Two of the primary misrepresentations are given below:

1 Underestimatation of emissions associated with land preparation

In spite of claims to the contrary, conifers continue to be planted on bog (peat). The drainage and clearance work associated with preparation of bog for planting conifers causes the release of considerable quantities of carbon dioxide, which in worst cases could be more than the uptake by the trees (particularly if harvested young)

2 Overestimation of long term sequestration

2a overestimation of total biomass

This is frequently done, simply by cherry-picking data from that which shows the highest biomass gain (for example trees grown on bog in optimum climatic conditions, or from hypothetical cases where long term forest management is close to best practice)

2b overestimation of the portion of total biomass with potential for long term sequestration

For sequestration to be genuine, the carbon needs to be locked up for a minimum of 50 years (and preferably twice that), either in living matter or harvested product, or in stable organic compounds in soils. The proportion of total biomass actually harvested typically ranges from 60-70%, the balance of 30-40% being left behind in the clear fell as roots, stumps, small branches and needles. Most of this will rot down within 20 years, with the majority of carbon being released into the atmosphere as carbon dioxide.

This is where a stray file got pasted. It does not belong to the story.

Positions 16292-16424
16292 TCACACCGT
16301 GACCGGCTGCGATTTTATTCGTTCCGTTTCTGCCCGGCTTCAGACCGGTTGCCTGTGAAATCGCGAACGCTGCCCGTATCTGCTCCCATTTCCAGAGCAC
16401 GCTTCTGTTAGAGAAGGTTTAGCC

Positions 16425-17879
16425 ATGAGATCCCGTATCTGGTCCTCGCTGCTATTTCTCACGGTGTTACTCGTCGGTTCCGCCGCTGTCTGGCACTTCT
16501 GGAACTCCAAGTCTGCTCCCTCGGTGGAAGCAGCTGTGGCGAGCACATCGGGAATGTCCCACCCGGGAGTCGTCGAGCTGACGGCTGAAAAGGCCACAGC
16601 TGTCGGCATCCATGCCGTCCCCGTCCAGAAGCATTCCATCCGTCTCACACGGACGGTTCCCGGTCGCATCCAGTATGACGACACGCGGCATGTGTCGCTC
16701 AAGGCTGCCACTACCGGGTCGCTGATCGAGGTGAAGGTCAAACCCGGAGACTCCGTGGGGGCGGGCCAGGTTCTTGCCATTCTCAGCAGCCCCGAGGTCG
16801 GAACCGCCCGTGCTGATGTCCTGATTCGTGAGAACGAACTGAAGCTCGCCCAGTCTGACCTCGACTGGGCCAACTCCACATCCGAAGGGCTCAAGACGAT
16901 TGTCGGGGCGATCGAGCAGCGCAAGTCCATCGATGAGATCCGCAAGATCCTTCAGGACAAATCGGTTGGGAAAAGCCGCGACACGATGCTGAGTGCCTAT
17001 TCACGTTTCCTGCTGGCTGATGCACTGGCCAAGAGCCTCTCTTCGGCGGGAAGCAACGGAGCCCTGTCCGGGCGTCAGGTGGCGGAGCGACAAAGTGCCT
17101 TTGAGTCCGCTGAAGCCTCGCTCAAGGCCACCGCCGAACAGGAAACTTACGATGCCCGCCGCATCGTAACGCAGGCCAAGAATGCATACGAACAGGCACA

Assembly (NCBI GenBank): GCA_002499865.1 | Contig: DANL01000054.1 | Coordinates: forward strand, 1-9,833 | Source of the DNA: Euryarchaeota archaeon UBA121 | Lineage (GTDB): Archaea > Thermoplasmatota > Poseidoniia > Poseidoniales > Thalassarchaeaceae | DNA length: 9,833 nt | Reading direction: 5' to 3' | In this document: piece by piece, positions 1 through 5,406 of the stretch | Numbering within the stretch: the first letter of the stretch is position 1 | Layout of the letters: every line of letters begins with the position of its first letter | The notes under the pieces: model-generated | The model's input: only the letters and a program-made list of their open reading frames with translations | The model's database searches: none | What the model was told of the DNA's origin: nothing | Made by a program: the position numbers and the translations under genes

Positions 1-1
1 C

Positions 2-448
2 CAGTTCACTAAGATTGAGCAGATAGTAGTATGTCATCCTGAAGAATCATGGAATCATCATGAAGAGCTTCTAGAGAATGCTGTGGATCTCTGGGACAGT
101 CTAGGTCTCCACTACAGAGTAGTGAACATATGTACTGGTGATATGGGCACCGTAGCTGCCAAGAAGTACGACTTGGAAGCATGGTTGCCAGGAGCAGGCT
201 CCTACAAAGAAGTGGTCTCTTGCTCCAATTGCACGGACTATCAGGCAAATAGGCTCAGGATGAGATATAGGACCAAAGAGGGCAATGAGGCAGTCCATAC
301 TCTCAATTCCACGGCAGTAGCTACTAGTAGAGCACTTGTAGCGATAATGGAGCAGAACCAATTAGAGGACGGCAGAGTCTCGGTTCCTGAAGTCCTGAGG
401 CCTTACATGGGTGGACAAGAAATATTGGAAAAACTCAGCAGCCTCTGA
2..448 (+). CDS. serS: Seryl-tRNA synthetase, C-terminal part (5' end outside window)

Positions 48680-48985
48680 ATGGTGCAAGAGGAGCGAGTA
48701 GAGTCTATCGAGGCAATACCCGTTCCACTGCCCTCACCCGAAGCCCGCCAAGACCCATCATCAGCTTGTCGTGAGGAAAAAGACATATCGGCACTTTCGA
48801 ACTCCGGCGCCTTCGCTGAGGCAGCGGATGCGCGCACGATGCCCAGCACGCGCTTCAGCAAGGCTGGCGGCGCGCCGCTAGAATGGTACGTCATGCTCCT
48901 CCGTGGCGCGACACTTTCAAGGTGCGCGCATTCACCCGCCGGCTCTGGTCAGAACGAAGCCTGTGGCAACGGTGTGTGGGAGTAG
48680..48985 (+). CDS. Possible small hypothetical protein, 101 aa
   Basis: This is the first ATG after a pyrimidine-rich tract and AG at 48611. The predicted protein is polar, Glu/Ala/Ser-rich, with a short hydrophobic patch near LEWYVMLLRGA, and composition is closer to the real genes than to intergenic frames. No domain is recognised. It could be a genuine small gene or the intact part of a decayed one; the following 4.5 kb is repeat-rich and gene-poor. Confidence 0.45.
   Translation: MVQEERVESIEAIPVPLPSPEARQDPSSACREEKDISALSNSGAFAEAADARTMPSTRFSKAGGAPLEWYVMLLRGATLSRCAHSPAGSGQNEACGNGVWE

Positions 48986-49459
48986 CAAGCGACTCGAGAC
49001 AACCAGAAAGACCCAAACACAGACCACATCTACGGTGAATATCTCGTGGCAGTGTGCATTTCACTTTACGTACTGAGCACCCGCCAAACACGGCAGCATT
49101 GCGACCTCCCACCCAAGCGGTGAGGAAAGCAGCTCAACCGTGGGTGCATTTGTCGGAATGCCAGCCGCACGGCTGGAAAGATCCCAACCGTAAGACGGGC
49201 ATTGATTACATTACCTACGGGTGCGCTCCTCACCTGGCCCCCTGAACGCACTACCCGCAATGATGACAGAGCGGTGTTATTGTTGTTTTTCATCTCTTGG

Of the harvested proportion, only about 15% (approx 9-10.5% of total biomass) ends up as construction timber (and a proportion of this would be unavoidable wastage in the form of damages,construction errors or offcuts) . A further 20% (12-14% of total biomass) is used for fence posts and pallet construction, where its life would be short. 55% (33-40% of total biomass) is used for board construction (MDF, OSB and chipboard), a portion of which - perhaps one half - can be assumed to have a lifespan similar to the construction timber, the balance destined for short term uses such as hoarding, packaging, sign-boards, form-work, low cost furniture and partitions.

Most of the remainder of the harvested biomass is burnt as fuel where the carbon is immediately release to the atmosphere.

At best, 30-35% of the original biomass would have a long term carbon sequestration benefit. However typically speaking, figures quoted by the conifer industry imply 70-100% long term sequestration, which simply isn't the case.